SL09 Las Canteras

This route with a low gradient and outstanding views will take you around the grazing areas that separate El Boalo and Cerceda. By travelling down a drovers' road, you will get to know some of the traditional quarry activities.

This route goes alongside the so-called Fosa de Cerceda, a flat area characterised by its wide visual display, the existence of pastures surrounded by stone fences, small elevations covered with granite rocks, and some “holes” spread throughout the landscape, testimony to the granite extractions that were carried out in years past.

Traditionally, the majority of these fields (especially the flattest areas) were used to grow grain until the 1960s. Nowadays, most of them are used as grazing fields. In those without livestock, you can observe the proliferation of brushwood and the appearance of holm oaks (Quercus ilex), and junipers (Juniperus oxycedrus).

One of the most surprising elements of this landscape are the “holes” in the land, which can be spotted around the farms alongside the path. Some of them are small and already covered with vegetation, but they are still noticeable. They are what is left behind from old abandoned quarries. The most important ones are located around the Las Praderas complex (marked on the map) and they clearly show the marks made by the extraction of these blocks of rock.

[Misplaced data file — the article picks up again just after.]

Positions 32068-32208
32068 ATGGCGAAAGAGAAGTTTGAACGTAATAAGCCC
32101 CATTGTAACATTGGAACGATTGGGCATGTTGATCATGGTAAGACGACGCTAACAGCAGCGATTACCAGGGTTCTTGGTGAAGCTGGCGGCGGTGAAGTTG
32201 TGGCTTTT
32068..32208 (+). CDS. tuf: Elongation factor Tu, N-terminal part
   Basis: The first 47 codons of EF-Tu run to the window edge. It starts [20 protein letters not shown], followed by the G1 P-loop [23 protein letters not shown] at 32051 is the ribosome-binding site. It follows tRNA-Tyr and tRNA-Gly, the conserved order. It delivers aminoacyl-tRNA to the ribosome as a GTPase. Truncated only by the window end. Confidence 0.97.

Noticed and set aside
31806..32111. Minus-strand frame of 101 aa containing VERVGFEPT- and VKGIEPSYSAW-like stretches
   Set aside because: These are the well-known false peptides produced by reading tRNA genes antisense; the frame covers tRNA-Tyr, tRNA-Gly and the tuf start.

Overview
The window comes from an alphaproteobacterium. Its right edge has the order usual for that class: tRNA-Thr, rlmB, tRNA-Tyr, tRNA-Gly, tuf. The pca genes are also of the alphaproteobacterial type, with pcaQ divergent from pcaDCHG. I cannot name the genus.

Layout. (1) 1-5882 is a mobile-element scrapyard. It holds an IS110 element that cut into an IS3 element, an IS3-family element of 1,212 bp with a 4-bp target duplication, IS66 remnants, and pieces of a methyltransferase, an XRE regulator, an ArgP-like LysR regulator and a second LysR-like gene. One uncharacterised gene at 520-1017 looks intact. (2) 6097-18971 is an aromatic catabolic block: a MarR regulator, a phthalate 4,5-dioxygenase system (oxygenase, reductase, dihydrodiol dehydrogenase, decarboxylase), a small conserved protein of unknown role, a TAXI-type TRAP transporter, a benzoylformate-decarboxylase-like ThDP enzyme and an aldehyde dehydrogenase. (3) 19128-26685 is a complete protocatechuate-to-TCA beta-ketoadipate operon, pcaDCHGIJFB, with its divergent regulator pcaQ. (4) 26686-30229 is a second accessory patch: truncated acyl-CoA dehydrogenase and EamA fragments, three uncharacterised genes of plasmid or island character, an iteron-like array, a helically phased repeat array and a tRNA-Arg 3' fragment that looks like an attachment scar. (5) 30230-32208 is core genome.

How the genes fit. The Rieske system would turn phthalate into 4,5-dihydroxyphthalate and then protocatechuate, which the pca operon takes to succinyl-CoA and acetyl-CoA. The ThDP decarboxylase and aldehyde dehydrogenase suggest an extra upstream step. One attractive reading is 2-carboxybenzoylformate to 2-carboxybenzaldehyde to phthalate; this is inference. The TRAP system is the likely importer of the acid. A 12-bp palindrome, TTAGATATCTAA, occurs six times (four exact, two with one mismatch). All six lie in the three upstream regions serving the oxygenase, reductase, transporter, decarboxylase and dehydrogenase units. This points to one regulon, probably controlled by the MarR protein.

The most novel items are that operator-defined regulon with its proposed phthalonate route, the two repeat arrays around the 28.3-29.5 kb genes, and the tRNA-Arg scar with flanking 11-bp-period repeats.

These old quarries, now abandoned, are partially covered by water. This way, they are converted into new ecosystems since water species communities have started to live in them: riverbank plants, aquatic birds, amphibians, and reptiles or invertebrates such as dragonflies.

The quarry was one of the municipality’s main economic resources for many years. In the 1960s, more than 40% of the active population of El Boalo worked in the quarry.

A quarry job was a very hard one since it was carried out manually, with almost no mechanical means apart from explosives. The rock extraction, or “saca” (carried out by the “sacadores” or extractors) required some geological knowledge in order to cut the rock (“cortar a ley”) taking advantage of natural faults (fractures). The “labrantes” (cutters) would later work on the rocks in small cutting workshops, located in Cerceda. There, they would cut, smooth, and round the rocks, giving them the final touch. Then, these rocks would be transported to Collado Villalba by oxen-pulled carriages and the no longer existent El Berrocal Train before being checked and used.